What’s centered here, in text and illustration, is poverty. The “bike like Sergio’s” symbolizes all that Ruben doesn’t have. Rather, what he has is a scuffed-up apartment with lock and chain on the door, a sink full of unwashed dishes, items thrown around, drawers left open, and a mother who’s apparently too busy with four children to teach any of them how to put away their stuff. The neighborhood is scuffed-up as well, but Ruben’s beautiful (and ethnically mixed) classroom is well furnished and spotless. And the math class is working on—let’s hammer the point home in case nobody gets it—problems involving money. Even though Ruben’s dad has a job that requires him to wear a suit and tie, mom crosses items off her grocery list because this week, apparently, they can afford only a loaf of bread and a quart of orange juice until Saturday. And Ruben dreams of—having a bike just like those of his friends.

The story is a first-person narrative. So why does the title center the name of a material object (“a bike”) belonging to a minor character (“Sergio”), while disappearing the name of the narrator? Can this have something to do with the agency—or lack of it—of a child of color?

The major reviewers had only positive things to say about this story:

From Booklist: “…[A] friendly urban setting with just the right amount of detail to allow the important interpersonal dynamics to be front and center.”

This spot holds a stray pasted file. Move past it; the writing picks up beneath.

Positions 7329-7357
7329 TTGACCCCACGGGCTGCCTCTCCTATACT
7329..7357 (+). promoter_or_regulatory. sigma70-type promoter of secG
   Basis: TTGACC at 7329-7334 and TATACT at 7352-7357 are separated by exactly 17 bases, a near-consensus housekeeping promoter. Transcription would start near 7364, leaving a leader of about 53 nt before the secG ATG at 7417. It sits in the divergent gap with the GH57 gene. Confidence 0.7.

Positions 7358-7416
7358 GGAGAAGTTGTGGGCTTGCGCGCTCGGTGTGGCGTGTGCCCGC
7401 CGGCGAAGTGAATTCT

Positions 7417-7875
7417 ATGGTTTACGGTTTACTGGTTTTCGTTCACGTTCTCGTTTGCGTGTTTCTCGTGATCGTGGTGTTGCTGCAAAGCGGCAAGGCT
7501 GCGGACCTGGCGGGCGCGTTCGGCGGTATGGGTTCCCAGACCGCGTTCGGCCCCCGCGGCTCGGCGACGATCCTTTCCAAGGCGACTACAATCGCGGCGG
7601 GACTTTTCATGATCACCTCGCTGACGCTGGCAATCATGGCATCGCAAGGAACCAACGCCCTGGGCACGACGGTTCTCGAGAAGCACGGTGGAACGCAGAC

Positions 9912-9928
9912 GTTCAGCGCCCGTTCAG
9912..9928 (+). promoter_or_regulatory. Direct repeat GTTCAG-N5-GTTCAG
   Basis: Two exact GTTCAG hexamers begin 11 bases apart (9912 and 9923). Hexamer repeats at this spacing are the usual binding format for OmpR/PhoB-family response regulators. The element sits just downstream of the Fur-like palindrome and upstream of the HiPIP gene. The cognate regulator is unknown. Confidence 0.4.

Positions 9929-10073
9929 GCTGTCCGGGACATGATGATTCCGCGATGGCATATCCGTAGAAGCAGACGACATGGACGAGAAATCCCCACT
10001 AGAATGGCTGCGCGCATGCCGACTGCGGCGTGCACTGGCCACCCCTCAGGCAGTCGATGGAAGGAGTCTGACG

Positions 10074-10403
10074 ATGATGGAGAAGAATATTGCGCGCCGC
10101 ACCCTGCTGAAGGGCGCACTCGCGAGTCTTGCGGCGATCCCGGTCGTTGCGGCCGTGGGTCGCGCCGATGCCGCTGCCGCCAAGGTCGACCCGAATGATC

From Bulletin of the Center for Children’s Books: “Sure to elicit discussion among kids, this is a morality play that strikes at the heart.”

From Horn Book:“[I]t leaves plenty of room for talking about what is most important in life from an authentically childlike perspective.”

From Kirkus: “Embedded in this heartwarming story of doing the right thing is a deft examination of the pressures of income inequality on children.”

From Publisher’s Weekly: “… Ruben’s ethical dilemma and emotional turmoil without preaching, and his struggle and journey toward the moral choice…(are) both dramatic and genuine.”

From School Library Journal: “This title hits on the issues of poverty, peer pressure, and self-control…. Parents of all economic backgrounds can use this selection to start a conversation about right and wrong.”